27 27 Additionally, few institutions that did not have global or public health responded to the international or health survey. For those that replied, many noted the survey was not relevant to them or their institution because they did not seek to develop a global health program. There were also minimal participants for the student and early career professional survey. Immediately following the public health conference, there were no responses to the survey for two weeks. With the data collected, there is no way to know if those individuals solicited to take selfies and upload them to social media completed the survey later. Despite a communications plan (i.e. technical assistance guide) and a social media campaign, many institutions and individuals did not respond to the surveys. The number of responses also made it unnecessary to perform more statistical analyses. Recommendations Due to the feedback from academic institutions and students/early career professionals who completed the survey, the greatest barriers for developing or sustaining global health programs are lack of funding, programmatic incentives, and mentorships opportunities. The following recommendations address program and student funding, faculty training and incentives, mentorship opportunities, and increasing awareness of global opportunities. A. Financial Obstacles The largest obstacle for institutions with global health programs is financial obstacles and here are recommendations for this issue: 1. Reconfigure institutional budgets to integrate additional visiting faculty and post doctoral fellowships to support research development and facilitation in international projects. New people often bring a unique perspective and approach to research and can also jump into existing projects further building their management skills in international research. This process will serve to employ more early career professionals into entry level positions as well as establish a mentorship between the fellow or lecturer that can endure throughout one s career. 2. Partner with additional governmental agencies, NGOs, non profits, foundations, and other entities to establish fundamental relationships amongst the work being done. This partnership will also
28 28 benefit students who can experience internships at these sites but also graduate and access employment in global health. 3. Diversify the ways global health programs and departments seek funding for research by increasing interdepartmental collaboration with other disciplines such as engineering, business, anthropology, law, and many others who are also engaged in international efforts that impact health. Study Abroad and Alternative Spring Break programs should be incorporated and better utilized by the field of global health. B. Accessibility Obstacles In order to increase the diversity of the workforce institutions must provide active experience for students. 1. Diversify institutional abroad opportunities beyond health education. Utilize the interdisciplinary activities and skills of the students to tackle issues related to agriculture, clean water, construction, and others. Survey responders remarked they did not have tangible/hands on skills outside of research to actually help individuals. Organizing abroad trips where students offer EMT services or help build houses were examples given. Offering varying opportunities from a range of activities that all contribute to global health would be beneficial. 2. Offer international opportunities for individuals outside of education that are inexpensive and not limited to tourist activities and mission trips lead by church groups. Diversifying non academic experiences will increase individual s understanding of the world and expand non academic skills needed in global health. Organizations or institutions can develop programs that are managed by early career professionals, employ recent graduates to work in exchange for living in international locations while supervising student interns for short periods of time. This is just an example but there are diverse strategies that would address this issue. 3. Increase fellowships for minority early career professionals. 4. Reopen entry level positions to individuals who are entering the workforce. C. International Exposure In the light of faculty concerns and feedback in regards to institutional bureaucracy around international engagement, it is recommended that institutions develop trainings and incentives for faculty to establish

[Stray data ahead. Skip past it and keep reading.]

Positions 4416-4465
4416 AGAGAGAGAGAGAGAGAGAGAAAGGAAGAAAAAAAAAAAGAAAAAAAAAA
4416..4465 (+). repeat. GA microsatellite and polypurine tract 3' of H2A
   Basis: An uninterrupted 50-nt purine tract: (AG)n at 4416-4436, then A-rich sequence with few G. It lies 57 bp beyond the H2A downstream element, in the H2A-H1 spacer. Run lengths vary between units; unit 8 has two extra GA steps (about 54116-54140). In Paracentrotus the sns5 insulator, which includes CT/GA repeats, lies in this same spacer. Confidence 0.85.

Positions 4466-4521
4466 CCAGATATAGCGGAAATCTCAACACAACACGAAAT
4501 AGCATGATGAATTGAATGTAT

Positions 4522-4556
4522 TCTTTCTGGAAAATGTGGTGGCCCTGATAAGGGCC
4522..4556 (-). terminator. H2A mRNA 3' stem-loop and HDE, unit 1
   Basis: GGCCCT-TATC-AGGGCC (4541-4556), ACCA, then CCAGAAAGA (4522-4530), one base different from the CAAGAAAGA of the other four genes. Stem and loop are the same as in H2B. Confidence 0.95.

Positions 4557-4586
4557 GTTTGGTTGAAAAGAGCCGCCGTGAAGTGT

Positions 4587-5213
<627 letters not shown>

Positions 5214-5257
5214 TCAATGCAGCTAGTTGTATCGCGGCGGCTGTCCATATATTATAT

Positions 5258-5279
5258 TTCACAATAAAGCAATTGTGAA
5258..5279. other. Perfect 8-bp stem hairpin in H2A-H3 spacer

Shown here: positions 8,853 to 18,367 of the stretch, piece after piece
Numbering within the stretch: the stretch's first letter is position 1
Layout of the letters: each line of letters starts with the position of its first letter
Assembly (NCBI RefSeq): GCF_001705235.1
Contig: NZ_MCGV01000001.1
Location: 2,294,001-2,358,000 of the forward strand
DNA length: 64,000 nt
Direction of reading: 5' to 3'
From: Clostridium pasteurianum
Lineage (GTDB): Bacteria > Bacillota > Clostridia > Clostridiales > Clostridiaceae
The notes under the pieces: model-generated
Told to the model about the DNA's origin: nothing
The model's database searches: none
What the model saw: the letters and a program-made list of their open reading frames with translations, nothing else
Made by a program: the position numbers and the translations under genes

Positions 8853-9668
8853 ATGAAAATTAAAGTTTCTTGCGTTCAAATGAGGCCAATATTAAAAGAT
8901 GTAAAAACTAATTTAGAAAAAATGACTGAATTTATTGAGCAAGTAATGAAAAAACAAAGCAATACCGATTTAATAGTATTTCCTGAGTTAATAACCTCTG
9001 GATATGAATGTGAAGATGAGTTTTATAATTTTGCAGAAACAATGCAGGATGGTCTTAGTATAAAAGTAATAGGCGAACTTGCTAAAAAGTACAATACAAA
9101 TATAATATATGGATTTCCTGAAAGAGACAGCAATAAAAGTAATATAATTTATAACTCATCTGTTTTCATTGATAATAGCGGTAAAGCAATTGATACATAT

29 29 and programs abroad by supporting additional research opportunities, institutional partnerships with minority serving institutions, additional visiting faculty opportunities and teaching cooperative agreements, and international conference opportunities. Given a large percentage of students and early career professionals have stated there is a lack of mentorship, institutions should develop a mentorship opportunities for students within predominantly white institutions and with students and professionals in other institutions. Strategies should include one on one mentorship (student to student), alumni mentorship, organizational partnership mentors, and faculty mentorship. In effort to increase knowledge of opportunities within global health it is recommended that institutions centralizing information and develop a site or medium of communication geared toward minority populations. This approach must include awareness and networking opportunities through job boards, workshops, conferences, mailings, working groups, and organizations. Much appreciation goes to The Public Health Institute and in particular Dr. Sharon Rudy and Dr. Fred Fuentes and the Consortium of Universities for Global Health for their support on this project.